A Gujarat High Court judge quoted that Facebook fixed marriages are bound to fail while dealing with a case of domestic violence. The said couple had come into contact via Facebook in 2014. They started meeting offline and decided to get married in 2015. But their marital bliss did not last long, as they started having problems within a few months of marriage. The woman filed a case on her in-laws and husband, for demanding dowry, torture and criminal intimidation. The in-laws, on the other hand, approached the High Court to quash the charges. It is while hearing to this plea to overturn the charges, the High Court judge remarked, “This is one of those modern marriages fixed on Facebook and is therefore bound to fail.”
Marriages; Love, arranged or Fixed on Facebook, does not come with a guarantee card
No marriage in India or around the world comes with a guarantee card of success. The couple might have come in contact via parents or society or even social media. But at the end of the day, it is the couple and the families involved on both sides (in case of Indian marriages) which have to make it work.
Even in the said case, the couple carried on their courtship offline, and met in reality, before deciding to get hitched. Facebook here, was a mere medium through which the man and the woman came across each other. Hence, to say that the marriage was fixed on Facebook is not entirely correct.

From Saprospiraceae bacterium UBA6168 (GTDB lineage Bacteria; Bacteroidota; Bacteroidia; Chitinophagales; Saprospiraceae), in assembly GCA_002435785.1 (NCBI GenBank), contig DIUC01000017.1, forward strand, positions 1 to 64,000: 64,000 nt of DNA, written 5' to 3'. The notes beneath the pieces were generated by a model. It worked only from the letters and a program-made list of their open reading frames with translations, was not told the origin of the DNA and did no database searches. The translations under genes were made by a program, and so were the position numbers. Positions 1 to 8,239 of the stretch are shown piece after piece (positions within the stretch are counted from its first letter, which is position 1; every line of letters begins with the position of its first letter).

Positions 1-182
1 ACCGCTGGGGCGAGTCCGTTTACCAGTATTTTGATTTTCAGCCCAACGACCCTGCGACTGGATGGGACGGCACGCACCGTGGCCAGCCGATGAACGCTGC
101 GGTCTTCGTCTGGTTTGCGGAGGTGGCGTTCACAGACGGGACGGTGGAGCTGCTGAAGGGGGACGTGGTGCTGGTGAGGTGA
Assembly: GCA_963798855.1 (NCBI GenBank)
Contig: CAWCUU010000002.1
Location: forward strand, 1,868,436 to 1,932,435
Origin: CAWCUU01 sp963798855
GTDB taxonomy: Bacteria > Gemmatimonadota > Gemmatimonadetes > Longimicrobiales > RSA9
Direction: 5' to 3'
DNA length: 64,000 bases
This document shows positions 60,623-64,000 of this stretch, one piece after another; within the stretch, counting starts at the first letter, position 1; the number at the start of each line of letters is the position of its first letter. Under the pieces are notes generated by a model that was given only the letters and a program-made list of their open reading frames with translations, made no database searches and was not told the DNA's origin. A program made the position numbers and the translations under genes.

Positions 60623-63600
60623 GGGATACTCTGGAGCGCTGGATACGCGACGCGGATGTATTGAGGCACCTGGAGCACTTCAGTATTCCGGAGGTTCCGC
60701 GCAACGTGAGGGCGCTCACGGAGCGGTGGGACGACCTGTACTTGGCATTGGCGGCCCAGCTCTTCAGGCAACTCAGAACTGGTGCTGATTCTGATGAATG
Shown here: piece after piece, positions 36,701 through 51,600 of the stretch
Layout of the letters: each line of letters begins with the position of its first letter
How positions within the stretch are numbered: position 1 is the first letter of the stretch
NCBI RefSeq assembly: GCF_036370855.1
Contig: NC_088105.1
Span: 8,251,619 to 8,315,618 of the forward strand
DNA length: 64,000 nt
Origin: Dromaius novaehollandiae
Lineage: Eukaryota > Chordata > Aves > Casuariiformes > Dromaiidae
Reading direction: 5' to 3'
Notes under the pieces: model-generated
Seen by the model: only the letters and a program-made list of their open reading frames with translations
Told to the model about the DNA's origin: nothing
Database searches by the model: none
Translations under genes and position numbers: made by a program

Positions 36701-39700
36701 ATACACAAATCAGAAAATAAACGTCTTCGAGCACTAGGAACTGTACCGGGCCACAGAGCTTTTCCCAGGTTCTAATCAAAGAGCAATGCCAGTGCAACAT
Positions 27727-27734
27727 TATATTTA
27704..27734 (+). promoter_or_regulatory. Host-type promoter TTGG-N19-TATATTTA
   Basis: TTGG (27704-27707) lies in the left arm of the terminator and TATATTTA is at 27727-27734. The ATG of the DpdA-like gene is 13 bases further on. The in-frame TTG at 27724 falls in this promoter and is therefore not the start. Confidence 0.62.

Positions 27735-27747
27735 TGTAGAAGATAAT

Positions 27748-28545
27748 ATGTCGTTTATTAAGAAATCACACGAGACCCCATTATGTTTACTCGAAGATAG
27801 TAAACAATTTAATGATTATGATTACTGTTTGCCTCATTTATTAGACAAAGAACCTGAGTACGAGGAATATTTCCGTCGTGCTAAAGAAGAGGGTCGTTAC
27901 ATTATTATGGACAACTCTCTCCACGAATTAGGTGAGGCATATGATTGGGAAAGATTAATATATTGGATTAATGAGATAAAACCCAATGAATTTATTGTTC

Also, dating and relationships have long moved out of Facebook into the realm of Tinder and other dating apps. The way we date or get into relationships might have changed, but why we want to commit for life to the person, is a decision which is taken by the concerned individuals.
Are we interpreting the Judge’s comment correctly?
Maybe his statement is a vague comment on the generation which beliefs more in the virtual information provided to it. We love to paint our lives as fun, exciting and cool on social media. We cover our flaws with filters and get rid of our body fat and acne scars with the help of Photoshop.
They approach us for friendship and acquaintance, viewing us from the filter we have put on our lives through our social media profiles.
Thus, here, it is the human trait of resorting to deception, and our perineal desire to appear as if we are leading a happier and more meaningful life than we actually are, is to be blamed.
Social media is too young, to test whether or not relationships initiated on it can stand the test of time. But we have tons of examples where couples who have met on Facebook or Orkut, are in a happy marriage as of today.
We also have examples when arranged marriages, tried and tested by families and society have crumbled in no time.
Also, hundreds of lovers / brides / grooms to be, were duped or looted by rishtas they came across online. So, again, it is the human intent which is to be blamed here, instead of social interaction platforms.
Facebook gives you a chance to interact with people. It helps you connect with long-lost cousins, relatives and friends. It might also give you chance of starting a romantic relationship. Whether or not you take that chance or how you approach it, is all up to you.
As for me, I just want to talk to the judge about Tinder and get a reaction.
Yamini Pustake Bhalerao is a writer with the SheThePeople team, in the Opinions section. The views expressed are the author’s own.